Firefighting activity is associated with an increased risk of sudden cardiac events. Kales and colleagues have shown that firefighters are 14 times more likely to suffer a sudden cardiac event following an alarm and 136 times more likely to have a sudden cardiac event after fire suppression activities (Kales et al., 2007). Therefore, we investigated heart rate responses to alarms and to working fires, and examined that data when firefighters were placed into categories based on age, BMI, and fitness level.
Cardiac instability (as measured by heart rate variability) is greater in older firefighters than younger firefighters at rest, potentially explaining some of the increased risk of sudden cardiac events in this group. Low-fit firefighters had greater cardiac instability at rest when compared with aerobically trained firefighters. There is a sudden and marked increase in heart rate in response to an alarm, and heart rate response is greater to a potential structure fire than other emergency calls. Peak heart rate responses to a strenuous fire call can reach high levels. We reported average peak values of approximately 160 bpm in our crosstrained firefighters, with individual peak values as high as 180 bpm.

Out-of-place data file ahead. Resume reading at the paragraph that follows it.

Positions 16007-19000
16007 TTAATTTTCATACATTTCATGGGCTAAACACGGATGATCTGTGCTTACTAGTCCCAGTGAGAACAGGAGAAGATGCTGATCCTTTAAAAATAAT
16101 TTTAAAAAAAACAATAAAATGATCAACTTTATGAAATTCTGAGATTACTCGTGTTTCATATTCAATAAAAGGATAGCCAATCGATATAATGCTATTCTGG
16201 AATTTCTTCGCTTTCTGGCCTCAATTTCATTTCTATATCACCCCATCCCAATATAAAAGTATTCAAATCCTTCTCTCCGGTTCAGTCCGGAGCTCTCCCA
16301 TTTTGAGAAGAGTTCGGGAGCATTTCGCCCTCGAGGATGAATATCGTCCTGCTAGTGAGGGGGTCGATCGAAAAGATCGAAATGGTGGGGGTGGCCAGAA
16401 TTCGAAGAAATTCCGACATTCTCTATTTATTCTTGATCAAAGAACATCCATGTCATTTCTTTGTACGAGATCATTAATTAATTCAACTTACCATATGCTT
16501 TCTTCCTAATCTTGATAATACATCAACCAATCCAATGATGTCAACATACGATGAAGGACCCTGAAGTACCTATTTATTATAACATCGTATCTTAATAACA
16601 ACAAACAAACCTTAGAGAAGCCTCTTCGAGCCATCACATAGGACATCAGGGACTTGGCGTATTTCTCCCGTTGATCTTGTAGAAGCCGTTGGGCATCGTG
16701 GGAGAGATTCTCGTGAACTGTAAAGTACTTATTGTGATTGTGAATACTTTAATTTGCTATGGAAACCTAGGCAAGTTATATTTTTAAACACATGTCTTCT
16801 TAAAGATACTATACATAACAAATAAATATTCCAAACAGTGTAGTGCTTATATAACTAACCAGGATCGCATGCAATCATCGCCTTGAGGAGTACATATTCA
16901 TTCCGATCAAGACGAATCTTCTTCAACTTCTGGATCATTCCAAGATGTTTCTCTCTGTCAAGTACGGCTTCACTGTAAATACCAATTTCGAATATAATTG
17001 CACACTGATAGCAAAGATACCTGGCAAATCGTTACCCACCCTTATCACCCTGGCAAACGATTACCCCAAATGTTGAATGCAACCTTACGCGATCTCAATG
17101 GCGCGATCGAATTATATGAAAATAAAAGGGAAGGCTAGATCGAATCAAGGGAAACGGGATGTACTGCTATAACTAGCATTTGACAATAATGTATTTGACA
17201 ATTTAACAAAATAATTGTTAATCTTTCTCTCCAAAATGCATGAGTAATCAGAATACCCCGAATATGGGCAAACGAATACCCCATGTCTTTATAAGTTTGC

Our data suggest that cross-trained, younger, and leaner firefighters are able to perform more work and thus achieve higher heart rates during strenuous firefighting activities.
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I hope they did not spend a whole lot of money figuring that out.